Read the full remembrance of Jerry Lewis here

Derek Walcott remembered by TIME’s Sarah Begley: “When Derek Walcott won the Nobel Prize for Literature in 1992, TIME called him the ‘Bard of the Island Life.’ It was an apt description, marrying his devotion to his native St. Lucia with his passion for English, the colonizing tongue that both agitated and animated him.”

Read the full remembrance of Derek Walcott here

S.I. Newhouse remembered by Tina Brown: “Si always had an affinity for magazines. He loved them. He read them — every page of the ones he owned — and always picked out the best piece (or the worst), the hidden jewel or the one you hoped you got away with, and critique it with precision. Once he took over as chairman, he went on an acquisition and start-up spree that would turn Condé Nast into a prestige powerhouse.”

Read the full remembrance of S.I. Newhouse here

Mary Tyler Moore remembered by TIME’s Eliza Berman: “As Mary Richards, a single woman in her 30s working as an associate producer at the Minneapolis news station WJM-TV, Moore became the first never-married career woman to carry her own TV series. A spiritual predecessor to shows like Sex and the City, Girls and 30 Rock, The Mary Tyler Moore Show normalized the notion that a half-hour sitcom — or any show, for that matter — could find both its drama and its humor in female friendship, the pursuit of a career, office relationships and even a sex life (if only alluded to implicitly).”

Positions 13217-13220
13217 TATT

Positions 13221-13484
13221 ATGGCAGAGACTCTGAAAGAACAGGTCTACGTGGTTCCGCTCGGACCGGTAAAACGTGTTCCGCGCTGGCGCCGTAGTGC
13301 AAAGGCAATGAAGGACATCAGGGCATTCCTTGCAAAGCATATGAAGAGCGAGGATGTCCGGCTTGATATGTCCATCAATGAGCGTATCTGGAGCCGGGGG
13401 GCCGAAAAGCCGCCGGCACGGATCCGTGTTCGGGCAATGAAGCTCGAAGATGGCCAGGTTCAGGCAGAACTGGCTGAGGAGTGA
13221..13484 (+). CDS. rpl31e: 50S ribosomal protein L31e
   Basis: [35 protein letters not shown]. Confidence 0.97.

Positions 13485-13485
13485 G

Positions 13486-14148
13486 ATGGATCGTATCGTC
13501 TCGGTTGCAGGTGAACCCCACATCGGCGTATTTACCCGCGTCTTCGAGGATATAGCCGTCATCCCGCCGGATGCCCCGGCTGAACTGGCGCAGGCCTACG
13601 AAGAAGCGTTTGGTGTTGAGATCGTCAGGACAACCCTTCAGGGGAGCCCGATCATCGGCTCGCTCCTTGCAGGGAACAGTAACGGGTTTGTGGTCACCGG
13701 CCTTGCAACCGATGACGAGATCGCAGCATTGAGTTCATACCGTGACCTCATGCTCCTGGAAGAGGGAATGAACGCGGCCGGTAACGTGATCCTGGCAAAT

Read the full remembrance of Mary Tyler Moore here

Michael Bond remembered by Hugh Bonneville: “It’s mid-afternoon in the living room at Michael’s house, looking out over the garden, not so far from Paddington station. The celebrated author is holding a glass of champagne. On the floor, on their hands and knees, are our wives, struggling to put together a cardboard castle that, it says on the box, ‘your pets will have lots of fun exploring.'”

Read the full remembrance of Michael Bond here